The European season one-day opener, GP La Marseillaise, is quickly followed by the stage race L’Etoile de Besseges which, as its name suggests, is raced around the area of Besseges, a former mining town in the Gard department, part of the Languedoc Roussillon region. It too is supported by the La Marseillaise newspaper.
The 42nd edition of the five-day stage race starts tomorrow (Wednesday) and continues until Sunday. This year it features a split stage on the final day – a short road stage in the morning followed by an uphill time trial in the afternoon. Hoping to make it a bit more of a challenge for the sprinters, perhaps?
The cast includes the same 18 teams that participated in Sunday’s GP La Marseillaise – largely French and Belgian, plus the Hungarian national team. In addition to three ProTeams – Vacansoleil-DCM, FDJ-Big Mat and AG2R La Mondiale – the lineup will also include nine Pro Continental outfits such as Europcar, Landbouwkedit, Cofidis, Saur-Sojasun, Bretagne Schuller and Team Type 1 Sanofi-Avensis, as well as six Continental teams including Auber 93 and local boys VC La Pomme Marseille.
Although the teams are the same, there are some changes in personnel, reflecting the nature of the course. Among the participants are the two most recent former race winners Anthony Ravard (AG2R La Mondiale) and Samuel Dumoulin (Cofidis) but there are plenty of others, including former stage winners, who’ll be looking to make their mark early in the season and perhaps record their team’s and/or their first win.
What kind of race is it?
The five-day stage race, which began in 1971, was founded and is organised by Roland Fangille with a small budget of just €520,000 and an army of volunteers. Since 2005 it’s been a UCI 2.1 category race on the European circuit. As befits an early-season stage race, it’s ridden over rolling rather than too taxing terrain. The race typically favours a puncheur, someone who enjoys attacking on an undulating parcours and can win from a small bunch sprint.
Bernard Hinault reckons that riders who do well in this race will also shine in the Tour de France. That might have held true in his day but not in recent years, although it’s a motivating thought.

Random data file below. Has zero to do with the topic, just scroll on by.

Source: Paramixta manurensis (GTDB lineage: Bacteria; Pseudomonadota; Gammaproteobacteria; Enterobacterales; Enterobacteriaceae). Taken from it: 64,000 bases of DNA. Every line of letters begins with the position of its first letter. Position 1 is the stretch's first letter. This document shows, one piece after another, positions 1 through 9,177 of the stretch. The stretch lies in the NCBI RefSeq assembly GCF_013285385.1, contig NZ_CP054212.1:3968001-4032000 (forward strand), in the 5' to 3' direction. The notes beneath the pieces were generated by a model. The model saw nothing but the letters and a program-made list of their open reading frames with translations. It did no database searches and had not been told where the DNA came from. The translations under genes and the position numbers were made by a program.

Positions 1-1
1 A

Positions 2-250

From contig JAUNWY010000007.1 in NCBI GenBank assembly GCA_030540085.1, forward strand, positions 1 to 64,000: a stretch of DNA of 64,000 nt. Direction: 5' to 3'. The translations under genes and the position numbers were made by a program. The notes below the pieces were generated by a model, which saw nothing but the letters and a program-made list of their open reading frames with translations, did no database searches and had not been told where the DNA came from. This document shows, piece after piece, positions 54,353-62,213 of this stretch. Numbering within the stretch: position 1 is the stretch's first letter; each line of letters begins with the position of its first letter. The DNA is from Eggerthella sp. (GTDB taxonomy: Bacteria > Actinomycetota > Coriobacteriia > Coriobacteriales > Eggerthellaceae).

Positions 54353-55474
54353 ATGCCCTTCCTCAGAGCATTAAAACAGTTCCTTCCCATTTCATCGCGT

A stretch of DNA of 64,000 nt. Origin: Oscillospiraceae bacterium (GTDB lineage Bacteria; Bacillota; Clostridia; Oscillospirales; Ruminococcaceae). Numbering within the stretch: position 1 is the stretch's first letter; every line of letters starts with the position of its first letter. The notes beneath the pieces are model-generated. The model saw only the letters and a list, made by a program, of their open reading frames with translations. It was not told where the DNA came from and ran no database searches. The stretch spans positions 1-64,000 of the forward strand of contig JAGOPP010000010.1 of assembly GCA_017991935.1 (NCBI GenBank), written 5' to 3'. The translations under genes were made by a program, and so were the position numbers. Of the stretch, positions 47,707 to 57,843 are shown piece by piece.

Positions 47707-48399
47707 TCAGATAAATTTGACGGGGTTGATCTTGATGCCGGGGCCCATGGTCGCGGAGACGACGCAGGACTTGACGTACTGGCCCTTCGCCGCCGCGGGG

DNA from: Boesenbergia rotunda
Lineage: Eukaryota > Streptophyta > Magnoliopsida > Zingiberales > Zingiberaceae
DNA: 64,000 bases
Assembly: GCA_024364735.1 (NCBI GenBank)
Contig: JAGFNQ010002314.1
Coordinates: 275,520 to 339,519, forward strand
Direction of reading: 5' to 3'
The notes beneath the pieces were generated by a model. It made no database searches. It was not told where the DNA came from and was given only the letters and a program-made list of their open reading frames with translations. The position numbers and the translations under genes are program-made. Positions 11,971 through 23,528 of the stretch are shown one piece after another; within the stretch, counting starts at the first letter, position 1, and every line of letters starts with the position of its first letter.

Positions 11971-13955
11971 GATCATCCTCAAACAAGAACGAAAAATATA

The French and Belgians have topped the podium more frequently than other nations. The most recent previous winners of the race are:
- 2007: Nick Nuyens (Cofidis)
- 2008: Yury Trofimov (Bouygues Telecom)
- 2009: Thomas Voeckler (Bbox Bouygues)
- 2010: Samuel Dumoulin (Cofidis)
- 2011: Anthony Ravard (AG2R La Mondiale)
What happened last year?
The leadership swung this way and that last year. Two second places saw Anthony Ravard take the leader’s jersey on stage two before losing it the following day to Vacansoleil’s Johnny Hoogerland, who in turn lost it back to Ravard on stage four on count-back. They both went into the final day on the same time, as did Marco Marcato, but Ravard made the most of intermediate time bonuses to finally secure the leader’s jersey, and that of the points competition. Best young rider was FDJ’s Arthur Vichot, while Vacansoleil won the team competition.
Taking part in the race and riding for VC La Pomme was Daniel Diaz [who just finished third in the Tour de San Luis – Ed]. He was part of the breakaway that animated stage one before it was finally hauled back in and Yauheni Hutarovich (FDJ) won the sprint. Sadly, Diaz was a DNF on stage two. He obviously goes better, like a lot of us, in warmer weather.
Final general classification
1. Anthony Ravard (AG2R La Mondiale) 17:46:10
2. Marco Marcato (Vacansoleil-DCM) +0:07
3. Johnny Hoogerland (Vacansoleil-DCM) +0:07
4. Pierrick Fedrigo (FDJ) +0:15
5. Jerome Coppel (Saur-Sojasun)+ 0:19
6. Cyril Gautier (Europcar) +0:20
7. Steven Tronet (Roubaix Lille Metropole) +0:20
8. Maxime Bouet (AG2R La Mondiale) +0:20
9. Arthur Vichot (FDJ) +0:20
10. Vladimir Gusev (Katusha) +0:23
This year’s race
The race essentially follows a similar, although not identical, route most years. For example, the parcours for the first two stages of this year’s and last year’s race are identical. However, some stages have been transformed into Grands Prix, possibly to assist with sponsorship. For example, this year’s stage three will be the Grand Prix de Besseges, a hilly circuit race around Besseges, including three ascents (and descents) of the Col du Trelys and the Col des Brousses.
The individual time trial on Sunday afternoon, which might prove to be the race decider, takes in the Cote de l’Hermitage which features some small stretches with a 20% gradient.
February 1st: Stage 1 – Beaucaire to Bellegarde, 148km
February 2nd: Stage 2 – Nimes to St Ambroix, 149 km
February 3rd: Stage 3- GP de Besseges, 152km
February 4th: Stage 4 – GP C.C Rhone Ceze Languedoc, 150km
February 5th: Stage 5a – GP d’Ales en Cevennes, Ales, 82km
February 5th: Stage 5b – GP d’Ales en Cevennes, Ales, 9.7km individual time trial (hill)
For more details on the race and a full list of participating teams and riders visit the official website.
Who to watch
French teams and riders in particular will be gunning for their first wins of the season and looking to impress team management and race selectors, especially ASO.
Look for the likes of in-form Samuel Dumoulin, Romain Feillu and Marcel Kittel to win sprint stages while the hillier ones might suit Marco Marcato, Pierrick Fedrigo and Remi Pauriol. In terms of the overall, expect all of the above to have an eye on the main prize along with Jean-Christophe Peraud (AG2R), Pierre Roland (Europcar), Rein Taaramae (Cofidis), Anthony Ravard and Jerome Coppel. It’s worth noting that Peraud and Coppel are good time-trialists.
Here at VeloVoices we’re going to be tracking number 78 Steven Tronet (Auber 93) who was 7th on GC last year while riding for Roubaix Lille Metropole. He finished second in a stage of Paris-Correze in 2007 to a young Norwegian lad called Edvald Boassen Hagen. The rest, as they say, is history.
Links: L’Etoile de Besseges website